28. I am not “attacking” anyone. It really bothers me when people use that word to describe adults expressing their opinions on the internet in a non-aggressive, non-inflammatory way. Real attacks are REAL. Children who are bullied, women who are assaulted– THOSE are “attacks.” Willingly leaving a comment on a blog & getting a reasonable response is not getting “attacked.”

    Anyway, I do think it’s unfortunate that you didn’t want to breastfeed– it’s kind of like not wanting to use a carseat. YOU may not want to & of course you can make your choice– but what about what children want & deserve? Children deserve safety & health, which comes from carseats & breast milk, NOT formula. But I doubt you want to believe that, so moving on…

    You say I am exaggerating about kicking my almost-4-yo out of the nest, but that is not an exaggeration. I have read the comments, I know. I don’t mean kick him out of my home, obviously– but people in the US seem really determined to never coddle children, telling me to “cut the cord” simply because I still nurse weekly. People tell me to smack him instead of comfort him, ignore his cries or he’ll never grow up, leave him to cry at night & force him into his own room (yes, he still sleeps in my room & I’m glad)– kick him out of my mothering nest. So you’re wrong there.

    Your statement about weaning is VERY inaccurate. Where did *I* say I started weaning at 6 months? I said my son tried solids at 6mo & didn’t like them until about 10mo, but solid food was about 1% of his diet, the rest was breast milk. He didn’t start significantly lessening his amount of nursing until he was 3-years-old. Either way, mammals nurse their children until they wean themselves, typically around the *equivalent* of 4 years or so — & they eat some solids at the same time, just like humans. Comparing human lactation to other mammals is a GREAT example– you should read some of the articles about natural weaning linked above, maybe then you’d understand that the comparison is accurate.

  29. I breastfed both of my children till the were 3 as well. I also tandem fed my children. I had never heard of anyone doing that at the time. I would not go back and redo a thing!

  30. I was unable to breastfeed my son (long story) and I really wanted to. I actually had a person in the grocery store harass me because I was bottle feeding my son. I think you did a great job of standing up for ALL moms. Thank you.

  31. Catherine – I think it’s great that you BFed your son as long as you did, given the challenge of pumping at work for you. I just want to tell you my own experience to clear up what seems like a misconception about full-term breastfeeding. I’m still BFing my two and a half year old, and she is also able to self-sooth. In fact, at the playground, I’ve been told by other mothers that they are surprised at how quickly she bounces back from a scraped knee or other disappointment. She’s “securely attached,” which means she knows I’m there for her when she needs me and is therefore able to explore with confidence. Of course, children can be securely attached without BFing, but I credit some of her security to my BFing her.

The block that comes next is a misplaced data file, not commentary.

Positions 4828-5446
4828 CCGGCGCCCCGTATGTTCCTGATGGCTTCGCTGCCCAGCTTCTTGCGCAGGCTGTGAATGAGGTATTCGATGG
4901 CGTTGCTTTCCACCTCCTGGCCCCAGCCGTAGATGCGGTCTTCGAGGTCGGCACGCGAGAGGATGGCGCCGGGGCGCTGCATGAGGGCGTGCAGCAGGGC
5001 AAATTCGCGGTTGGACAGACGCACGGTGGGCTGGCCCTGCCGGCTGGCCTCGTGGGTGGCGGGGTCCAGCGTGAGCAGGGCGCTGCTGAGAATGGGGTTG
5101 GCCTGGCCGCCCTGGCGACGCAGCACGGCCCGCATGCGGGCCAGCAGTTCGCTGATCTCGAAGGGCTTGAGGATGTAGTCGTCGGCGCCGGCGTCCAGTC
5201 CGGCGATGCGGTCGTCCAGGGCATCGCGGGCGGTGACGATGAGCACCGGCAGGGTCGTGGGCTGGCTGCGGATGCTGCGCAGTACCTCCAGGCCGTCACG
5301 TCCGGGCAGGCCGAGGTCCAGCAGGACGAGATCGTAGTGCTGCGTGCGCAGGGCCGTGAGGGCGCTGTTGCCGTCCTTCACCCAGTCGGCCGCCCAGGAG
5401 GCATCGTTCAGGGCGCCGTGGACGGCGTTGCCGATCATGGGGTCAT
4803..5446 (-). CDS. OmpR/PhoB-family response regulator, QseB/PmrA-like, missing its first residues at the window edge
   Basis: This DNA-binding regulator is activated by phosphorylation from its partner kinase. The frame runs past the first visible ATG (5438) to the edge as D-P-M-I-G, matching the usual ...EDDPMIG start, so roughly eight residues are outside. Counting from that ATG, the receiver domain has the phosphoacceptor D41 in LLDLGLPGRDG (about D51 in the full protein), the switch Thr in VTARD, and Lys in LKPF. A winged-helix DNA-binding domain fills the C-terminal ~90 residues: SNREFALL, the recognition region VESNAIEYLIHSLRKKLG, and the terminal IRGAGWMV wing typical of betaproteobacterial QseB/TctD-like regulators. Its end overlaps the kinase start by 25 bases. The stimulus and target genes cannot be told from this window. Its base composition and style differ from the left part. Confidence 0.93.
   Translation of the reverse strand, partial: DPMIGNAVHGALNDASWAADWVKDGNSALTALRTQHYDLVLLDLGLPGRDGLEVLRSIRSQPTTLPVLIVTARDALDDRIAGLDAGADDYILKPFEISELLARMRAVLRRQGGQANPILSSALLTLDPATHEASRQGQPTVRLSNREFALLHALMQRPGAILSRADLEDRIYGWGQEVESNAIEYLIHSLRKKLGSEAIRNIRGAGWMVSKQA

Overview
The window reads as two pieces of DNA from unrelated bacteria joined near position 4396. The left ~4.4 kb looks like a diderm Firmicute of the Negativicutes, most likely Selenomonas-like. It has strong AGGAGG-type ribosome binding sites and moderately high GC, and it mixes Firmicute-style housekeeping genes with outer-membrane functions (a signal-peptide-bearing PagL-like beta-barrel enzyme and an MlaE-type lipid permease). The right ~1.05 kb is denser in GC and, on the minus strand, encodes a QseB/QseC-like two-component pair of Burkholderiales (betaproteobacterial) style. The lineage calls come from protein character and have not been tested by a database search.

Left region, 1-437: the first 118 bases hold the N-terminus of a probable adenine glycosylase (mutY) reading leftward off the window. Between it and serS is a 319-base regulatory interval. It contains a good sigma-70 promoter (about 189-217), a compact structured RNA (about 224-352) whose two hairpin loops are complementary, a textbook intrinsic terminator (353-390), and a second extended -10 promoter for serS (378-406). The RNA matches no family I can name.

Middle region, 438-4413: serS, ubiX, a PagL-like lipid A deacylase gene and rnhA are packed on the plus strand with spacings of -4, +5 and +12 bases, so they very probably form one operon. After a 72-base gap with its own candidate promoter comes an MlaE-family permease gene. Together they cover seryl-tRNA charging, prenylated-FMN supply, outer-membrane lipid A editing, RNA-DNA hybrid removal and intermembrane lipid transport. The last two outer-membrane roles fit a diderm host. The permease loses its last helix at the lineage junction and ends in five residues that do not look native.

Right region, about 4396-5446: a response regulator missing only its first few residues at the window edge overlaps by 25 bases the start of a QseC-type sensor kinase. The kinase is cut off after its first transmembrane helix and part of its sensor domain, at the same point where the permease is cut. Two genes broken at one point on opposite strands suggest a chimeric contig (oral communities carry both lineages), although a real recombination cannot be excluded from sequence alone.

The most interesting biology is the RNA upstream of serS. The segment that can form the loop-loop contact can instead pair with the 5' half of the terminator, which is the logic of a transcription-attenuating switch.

I can and have left her with family or babysitters for many hours (including overnight) without any problem. With my first child, I thought that as long as I was BFing I couldn’t be away from my child for more than a few hours at a time, and since I was ready to take a weekend away from her, I weaned her earlier than either of us would have liked. Fortunately, now I know that I can take that weekend away and come back and continue nursing.

  32. Thanks Kristen for all you do and speaking up. I’m so glad I let my son choose when to wean (he chose 7.5 years). It was hard work. But I’ll never regret meeting his needs and helping him keep his immune system as strong as it could be (the human immune system isn’t fully robust until 6 or 7 – one of the reasons Kathryn Dettwyler PhD concludes age 7ish is the ideal weaning age). Thanks again! 🙂

  33. Thank you for this!! My son has just self weaned at 5 years, 2 months.. I’m so happy with our choice regarding extended breastfeeding..

  34. Those sentiments that you’ve listed at the start of your letter were out there whether or not TIME positioned itself as an asshole with their recent cover, and women have already been asking themselves if they are “mom enough” in various ways (I’m speaking for myself, but I don’t think I’m alone here). What’s the big deal?

    I don’t mean to sound insensitive, but I’ve done all that attachment parenting stuff, and yes it was wonderful, but it was also a pain in the ass and I probably could have done things a little easier and not have lost a whole lot. I think the important thing about the discussion that the TIME cover “inspires” is that we all look for ways we are working in common to raise our children lovingly. There is no us vs. them. It’s just “us” out here.

    Can we please take a chill-pill already?

  35. Oh god, pck, THAT arguement again? Are you unfamiliar with the previous billions of discussions about this topic? See: everything before you. Enlighten yourself! Well done Kristen.

  36. PCK,

    Please look the other way, throw a blanket over your head or go hang out at home all day so that you don’t see people feeding their little ones the way God intended for them to be fed. We are not hiding just to please the likes of you. You are obviously a very crude person to compare feeding a child with the body getting rid of waste. Breastmilk is not waste. It is important food/nutrient/medicine/immune booster and security for our human race. Please get an education.